If you’re one of the 45 million Americans with outstanding student loan debt, buying a home may seem like a pipe dream. However, your mortgage aspirations don’t necessarily end at your student loan balance. 

A careful review of your repayment options, the right lending partner and some smart financial planning can put home ownership back within reach. We’ve put together a list of five strategies that could have you closing on your new home earlier than you thought possible. 

  1. Income-Driven Repayment

Regardless of whether you’re shopping for a home, it’s worth exploring your student loan repayment options. Several income-driven repayment (IDR) plans now exist for virtually any borrower with federal student loans. These plans calculate a monthly payment based on your current income, which could help you prioritize saving for a down payment. Loan forgiveness options also exist with some of these plans, in as little as 10 years in the case of non-profit employees. 

The type of mortgages available to you will depend on your particular financial situation and debt-to-income ratio, so it’s important to talk to a loan officer about your options early to find out if you’re on the right track.

  1. Minimize Additional Debt

It’s possible your student debt isn’t the only thing holding you back. Lenders will look at all of your financial responsibilities when evaluating you as a borrower. Focus on paying down any credit card balances or opting for a more affordable vehicle. If you can cut out your other debt, your student loans may not be as much of a problem as you expected.  

  1. Compromise 

Is your debt preventing you from buying a house, or just the house you want? Compromise is the name of the game for almost any home shopper. You’ll need to be reasonable when it comes to your budget, especially if you have high student loan debt with entry-level income. While your dream house on a large lot may be more than you can afford, smaller homes, or even condo or townhouse properties, could be a realistic option.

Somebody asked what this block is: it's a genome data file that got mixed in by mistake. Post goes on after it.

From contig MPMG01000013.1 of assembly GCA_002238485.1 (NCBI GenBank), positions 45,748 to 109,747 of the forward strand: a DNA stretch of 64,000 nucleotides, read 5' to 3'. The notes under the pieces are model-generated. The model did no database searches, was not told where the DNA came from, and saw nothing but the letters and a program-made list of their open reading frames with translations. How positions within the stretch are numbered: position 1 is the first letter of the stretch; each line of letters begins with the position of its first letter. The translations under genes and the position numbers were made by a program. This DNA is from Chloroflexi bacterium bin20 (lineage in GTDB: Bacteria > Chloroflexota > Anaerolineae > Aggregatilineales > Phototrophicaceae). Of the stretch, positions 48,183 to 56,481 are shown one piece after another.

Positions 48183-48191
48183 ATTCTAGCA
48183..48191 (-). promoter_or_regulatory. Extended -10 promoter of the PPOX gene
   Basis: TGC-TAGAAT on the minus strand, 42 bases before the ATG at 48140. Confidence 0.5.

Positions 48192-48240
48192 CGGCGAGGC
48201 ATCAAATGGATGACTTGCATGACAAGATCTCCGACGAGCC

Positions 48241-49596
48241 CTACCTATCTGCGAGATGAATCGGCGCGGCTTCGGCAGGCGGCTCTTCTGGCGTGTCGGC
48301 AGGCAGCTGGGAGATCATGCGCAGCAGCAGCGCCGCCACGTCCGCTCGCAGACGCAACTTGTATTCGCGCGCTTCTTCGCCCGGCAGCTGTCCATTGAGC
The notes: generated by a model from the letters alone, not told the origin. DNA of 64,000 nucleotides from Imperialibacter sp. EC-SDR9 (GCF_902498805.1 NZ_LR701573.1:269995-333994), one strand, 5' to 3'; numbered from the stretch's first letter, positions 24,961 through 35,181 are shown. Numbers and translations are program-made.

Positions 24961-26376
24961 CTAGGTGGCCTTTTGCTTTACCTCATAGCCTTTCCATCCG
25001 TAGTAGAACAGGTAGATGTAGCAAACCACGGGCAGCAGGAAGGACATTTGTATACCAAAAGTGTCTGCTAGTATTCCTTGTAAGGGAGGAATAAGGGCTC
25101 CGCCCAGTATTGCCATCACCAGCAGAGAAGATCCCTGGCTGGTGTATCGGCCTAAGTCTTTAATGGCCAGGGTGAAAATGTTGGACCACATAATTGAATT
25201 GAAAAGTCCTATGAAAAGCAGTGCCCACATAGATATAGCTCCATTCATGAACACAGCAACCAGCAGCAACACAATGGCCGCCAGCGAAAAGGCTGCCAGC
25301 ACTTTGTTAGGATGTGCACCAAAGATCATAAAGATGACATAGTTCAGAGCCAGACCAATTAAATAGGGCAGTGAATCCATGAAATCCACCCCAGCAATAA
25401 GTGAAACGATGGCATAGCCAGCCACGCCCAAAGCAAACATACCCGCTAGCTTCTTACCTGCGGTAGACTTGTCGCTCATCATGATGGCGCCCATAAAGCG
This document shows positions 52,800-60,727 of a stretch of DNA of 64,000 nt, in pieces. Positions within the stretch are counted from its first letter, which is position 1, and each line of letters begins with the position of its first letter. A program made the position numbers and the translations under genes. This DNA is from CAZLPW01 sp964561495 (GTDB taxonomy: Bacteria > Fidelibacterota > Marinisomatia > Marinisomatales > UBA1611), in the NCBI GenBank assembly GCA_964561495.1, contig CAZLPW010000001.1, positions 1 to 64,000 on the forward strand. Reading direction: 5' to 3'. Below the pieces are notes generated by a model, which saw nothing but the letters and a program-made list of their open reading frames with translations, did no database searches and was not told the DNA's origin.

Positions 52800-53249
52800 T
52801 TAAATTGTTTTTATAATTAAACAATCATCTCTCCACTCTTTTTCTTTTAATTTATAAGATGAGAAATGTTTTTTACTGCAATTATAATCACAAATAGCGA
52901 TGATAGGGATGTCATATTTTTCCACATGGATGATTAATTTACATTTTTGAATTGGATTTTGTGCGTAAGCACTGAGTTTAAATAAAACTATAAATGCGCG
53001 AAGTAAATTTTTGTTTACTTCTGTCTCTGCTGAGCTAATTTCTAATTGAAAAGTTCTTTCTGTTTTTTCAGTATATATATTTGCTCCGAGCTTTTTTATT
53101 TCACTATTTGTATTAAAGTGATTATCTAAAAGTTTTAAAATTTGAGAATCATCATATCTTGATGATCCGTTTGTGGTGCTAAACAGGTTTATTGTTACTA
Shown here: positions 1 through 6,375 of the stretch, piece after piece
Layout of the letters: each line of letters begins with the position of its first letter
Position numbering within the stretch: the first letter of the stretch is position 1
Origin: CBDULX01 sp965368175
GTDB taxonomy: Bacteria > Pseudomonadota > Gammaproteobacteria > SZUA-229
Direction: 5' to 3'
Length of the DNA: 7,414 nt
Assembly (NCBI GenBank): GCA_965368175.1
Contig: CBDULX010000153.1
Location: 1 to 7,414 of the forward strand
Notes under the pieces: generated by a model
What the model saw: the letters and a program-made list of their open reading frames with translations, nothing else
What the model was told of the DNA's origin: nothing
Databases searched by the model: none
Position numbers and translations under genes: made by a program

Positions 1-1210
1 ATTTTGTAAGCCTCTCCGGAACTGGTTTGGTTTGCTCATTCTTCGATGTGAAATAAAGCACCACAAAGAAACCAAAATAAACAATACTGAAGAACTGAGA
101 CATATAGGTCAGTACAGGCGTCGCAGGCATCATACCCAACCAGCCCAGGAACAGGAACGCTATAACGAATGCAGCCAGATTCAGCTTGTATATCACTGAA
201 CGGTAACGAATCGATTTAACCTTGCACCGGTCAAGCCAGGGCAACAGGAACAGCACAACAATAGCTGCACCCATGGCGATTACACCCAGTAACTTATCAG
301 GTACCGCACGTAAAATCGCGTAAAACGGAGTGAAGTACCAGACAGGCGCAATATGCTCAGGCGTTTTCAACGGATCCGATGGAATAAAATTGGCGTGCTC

1. Explore Mortgage Options

Be sure to do your research when it comes to the mortgage programs for which you might be eligible. Certain professions, such as doctors, dentists, lawyers and teachers, have access to exclusive mortgage products to make buying a home more likely. These may feature higher debt-to-income limits, eliminate the need for private mortgage insurance, or avoid down payment requirements. 

  1. Be Patient

One of the most effective ways to ensure that a mortgage is in your future is to create a strong financial plan, stick with it, and be patient. Putting as much of your income as possible toward reducing debt, paying your bills on time, and living within your means will result in a healthy credit score, making you a prime candidate for a mortgage sooner, rather than later. 

If you’re looking for an experienced lender to walk you through the mortgage process, now or in the future, visit OpenMortgage.com or call to speak with a representative.

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